The oxidation of LDL cholesterol is considered as the most important risk factor for CAD, which plays a central role in atherogenesis (4). Macrophages uptake of modified LDL results in the formation of foam cells, the hallmark cells of atherosclerosis. The foam cells and macrophages release growth factors and metalloproteinases that lead to cell proliferation, extracellular matrix degeneration, atherosclerotic plaque instability and plaque rupture, the cause for myocardial infarction (5). Myocardial ischemia results from the reduction of coronary flow to myocardial tissue to such an extent that supply of oxygen to the myocardium does not meet demand. When this ischemia is prolonged and irreversible then myocardial cell death and necrosis occurs (6). Due to the tissue injury various local and systemic reactions like vasodilatation, leukocyte infiltration and chemostasis occur and monocytes and macrophages activation and cytokines are released. So acute phasic changes occur that alter the lipid profile levels post MI. Therefore the validity of plasma lipids measured beyond 24 hours from the onset of MI has been questioned by many studies (3). There are several markers for diagnosing AMI, but early and accurate diagnosis is essential in the management of AMI. Sensitive and specific laboratory markers are very important in this situation. Due to the ischemia the myocardial cells get damaged. The troponins are released from the damaged myocardial cells so that cardiac troponins (cTns) appear in the blood as early as 3-4 hours of an acute episode and remain elevated for 4-14 days. When myocardial cells are damaged the cytosolic troponins reach the blood stream quickly resulting in a rapid peak of serum troponin levels during the first few hours. The cTnI, a sensitive and specific marker of myocardial injury can be used for diagnosing AMI easily and accurately (6,7). The levels of cTnI levels in plasma provoke degree of infarct size of the myocardial damage due to ischemia. The study is to evaluate the changes in lipid profile levels during AMI and correlating the changes in lipid parameters to the cTnI levels and finally to note the post ischemic effect of AMI on the lipid parameters.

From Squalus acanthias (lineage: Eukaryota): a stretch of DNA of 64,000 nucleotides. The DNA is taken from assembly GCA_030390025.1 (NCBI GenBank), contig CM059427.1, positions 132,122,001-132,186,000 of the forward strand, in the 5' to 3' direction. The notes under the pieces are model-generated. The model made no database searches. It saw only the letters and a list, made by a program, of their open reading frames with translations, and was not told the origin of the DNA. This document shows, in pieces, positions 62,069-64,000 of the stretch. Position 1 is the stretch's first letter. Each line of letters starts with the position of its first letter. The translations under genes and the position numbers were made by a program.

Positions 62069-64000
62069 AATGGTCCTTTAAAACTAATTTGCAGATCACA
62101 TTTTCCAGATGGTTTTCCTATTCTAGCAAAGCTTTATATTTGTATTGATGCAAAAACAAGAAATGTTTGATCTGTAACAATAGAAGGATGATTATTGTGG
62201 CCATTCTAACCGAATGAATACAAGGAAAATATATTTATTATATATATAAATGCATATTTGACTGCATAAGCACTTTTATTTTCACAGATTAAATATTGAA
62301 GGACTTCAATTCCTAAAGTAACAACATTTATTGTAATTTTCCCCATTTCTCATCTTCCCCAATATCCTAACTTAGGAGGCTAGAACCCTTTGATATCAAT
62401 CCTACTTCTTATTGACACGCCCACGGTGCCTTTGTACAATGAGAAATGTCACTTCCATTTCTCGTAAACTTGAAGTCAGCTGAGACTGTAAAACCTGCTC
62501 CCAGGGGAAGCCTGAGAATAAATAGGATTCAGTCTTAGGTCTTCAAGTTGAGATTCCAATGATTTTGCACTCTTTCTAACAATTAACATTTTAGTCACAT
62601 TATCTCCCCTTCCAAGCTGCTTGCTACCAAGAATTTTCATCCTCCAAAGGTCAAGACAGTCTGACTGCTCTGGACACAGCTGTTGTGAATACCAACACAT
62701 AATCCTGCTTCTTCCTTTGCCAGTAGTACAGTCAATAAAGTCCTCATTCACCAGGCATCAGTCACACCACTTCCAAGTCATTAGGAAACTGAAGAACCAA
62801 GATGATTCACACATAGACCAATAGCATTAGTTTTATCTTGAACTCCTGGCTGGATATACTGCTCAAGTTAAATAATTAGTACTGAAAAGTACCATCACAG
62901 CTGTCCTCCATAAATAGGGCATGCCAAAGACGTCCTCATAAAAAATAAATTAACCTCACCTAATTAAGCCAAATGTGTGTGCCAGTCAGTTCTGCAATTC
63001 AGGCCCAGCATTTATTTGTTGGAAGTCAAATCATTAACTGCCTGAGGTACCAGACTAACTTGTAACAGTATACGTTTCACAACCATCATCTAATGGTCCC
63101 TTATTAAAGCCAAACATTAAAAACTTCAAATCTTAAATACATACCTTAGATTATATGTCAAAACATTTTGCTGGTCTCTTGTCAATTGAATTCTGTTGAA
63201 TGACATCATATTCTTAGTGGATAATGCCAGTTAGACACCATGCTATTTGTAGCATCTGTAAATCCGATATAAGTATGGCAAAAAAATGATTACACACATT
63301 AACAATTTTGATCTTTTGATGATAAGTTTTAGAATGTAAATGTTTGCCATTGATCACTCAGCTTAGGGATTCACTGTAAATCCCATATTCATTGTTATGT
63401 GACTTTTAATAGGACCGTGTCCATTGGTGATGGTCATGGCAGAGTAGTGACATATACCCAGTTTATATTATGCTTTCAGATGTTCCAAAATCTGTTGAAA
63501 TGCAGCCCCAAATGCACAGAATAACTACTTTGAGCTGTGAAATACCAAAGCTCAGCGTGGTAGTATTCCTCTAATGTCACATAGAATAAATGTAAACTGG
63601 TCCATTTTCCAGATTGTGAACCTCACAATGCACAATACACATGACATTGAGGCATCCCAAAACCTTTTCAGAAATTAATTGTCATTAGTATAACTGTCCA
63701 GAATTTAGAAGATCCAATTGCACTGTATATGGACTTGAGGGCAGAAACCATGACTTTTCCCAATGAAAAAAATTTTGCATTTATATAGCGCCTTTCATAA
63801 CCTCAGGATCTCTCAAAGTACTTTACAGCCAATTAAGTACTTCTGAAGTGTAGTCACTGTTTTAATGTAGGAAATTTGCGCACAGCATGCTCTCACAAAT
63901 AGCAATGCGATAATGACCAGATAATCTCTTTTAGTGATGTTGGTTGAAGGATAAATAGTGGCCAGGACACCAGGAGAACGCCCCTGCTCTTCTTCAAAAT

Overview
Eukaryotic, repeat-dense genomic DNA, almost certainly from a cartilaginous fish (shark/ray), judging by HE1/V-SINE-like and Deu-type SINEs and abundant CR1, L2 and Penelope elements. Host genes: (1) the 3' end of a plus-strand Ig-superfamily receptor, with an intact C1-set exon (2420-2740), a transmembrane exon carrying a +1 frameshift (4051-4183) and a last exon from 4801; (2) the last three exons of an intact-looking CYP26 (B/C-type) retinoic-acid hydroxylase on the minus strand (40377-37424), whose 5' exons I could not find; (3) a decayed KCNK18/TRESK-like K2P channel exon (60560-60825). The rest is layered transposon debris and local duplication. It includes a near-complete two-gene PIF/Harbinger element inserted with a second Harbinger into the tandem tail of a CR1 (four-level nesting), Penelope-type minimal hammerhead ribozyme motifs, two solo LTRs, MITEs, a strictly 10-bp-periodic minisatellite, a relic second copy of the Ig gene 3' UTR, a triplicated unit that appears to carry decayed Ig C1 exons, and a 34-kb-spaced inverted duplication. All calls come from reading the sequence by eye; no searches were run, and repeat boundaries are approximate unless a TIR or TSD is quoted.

The study was carried out on patients admitted with symptoms of cardiac ischemia and chest pain to Coronary Care Unit (CCU), NRI Heart Research Centre at NRI General Hospital. The study consisted of two groups. Group-I (n=50), consisting of patients with ischemic attack and symptoms of chest pain were taken as cases. and Group-II (n=50), consisting of normal healthy individuals were taken as controls. Basic information like age, weight, risk factors, lifestyle etc., was recorded from the individuals according to a questionnaire. Blood samples were collected from the patients after obtaining written consent.